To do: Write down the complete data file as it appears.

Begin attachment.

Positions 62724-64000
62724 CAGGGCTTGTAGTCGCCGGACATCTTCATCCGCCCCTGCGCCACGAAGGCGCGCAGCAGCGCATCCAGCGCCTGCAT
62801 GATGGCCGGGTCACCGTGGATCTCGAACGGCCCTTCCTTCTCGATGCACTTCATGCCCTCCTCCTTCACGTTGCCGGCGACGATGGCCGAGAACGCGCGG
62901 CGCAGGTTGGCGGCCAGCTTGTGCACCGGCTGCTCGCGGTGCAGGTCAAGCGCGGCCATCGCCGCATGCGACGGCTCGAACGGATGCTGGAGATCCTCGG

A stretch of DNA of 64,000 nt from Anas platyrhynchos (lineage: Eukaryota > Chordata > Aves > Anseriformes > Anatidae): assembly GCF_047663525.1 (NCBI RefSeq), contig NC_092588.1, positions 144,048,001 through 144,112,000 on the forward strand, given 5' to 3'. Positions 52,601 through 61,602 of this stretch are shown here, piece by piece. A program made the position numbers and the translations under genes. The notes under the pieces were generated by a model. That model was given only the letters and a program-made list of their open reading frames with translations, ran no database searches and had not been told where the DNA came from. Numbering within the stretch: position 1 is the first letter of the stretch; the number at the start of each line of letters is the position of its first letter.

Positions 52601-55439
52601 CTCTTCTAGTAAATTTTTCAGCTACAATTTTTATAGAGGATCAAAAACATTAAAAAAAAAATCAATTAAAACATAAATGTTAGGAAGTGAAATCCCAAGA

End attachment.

Positions 62724-64000
62724 CAGGGCTTGTAGTCGCCGGACATCTTCATCCGCCCCTGCGCCACGAAGGCGCGCAGCAGCGCATCCAGCGCCTGCAT
62801 GATGGCCGGGTCACCGTGGATCTCGAACGGCCCTTCCTTCTCGATGCACTTCATGCCCTCCTCCTTCACGTTGCCGGCGACGATGGCCGAGAACGCGCGG
62901 CGCAGGTTGGCGGCCAGCTTGTGCACCGGCTGCTCGCGGTGCAGGTCAAGCGCGGCCATCGCCGCATGCGACGGCTCGAACGGATGCTGGAGATCCTCGG

A stretch of DNA of 64,000 nt from Anas platyrhynchos (lineage: Eukaryota > Chordata > Aves > Anseriformes > Anatidae): assembly GCF_047663525.1 (NCBI RefSeq), contig NC_092588.1, positions 144,048,001 through 144,112,000 on the forward strand, given 5' to 3'. Positions 52,601 through 61,602 of this stretch are shown here, piece by piece. A program made the position numbers and the translations under genes. The notes under the pieces were generated by a model. That model was given only the letters and a program-made list of their open reading frames with translations, ran no database searches and had not been told where the DNA came from. Numbering within the stretch: position 1 is the first letter of the stretch; the number at the start of each line of letters is the position of its first letter.

Positions 52601-55439
52601 CTCTTCTAGTAAATTTTTCAGCTACAATTTTTATAGAGGATCAAAAACATTAAAAAAAAAATCAATTAAAACATAAATGTTAGGAAGTGAAATCCCAAGA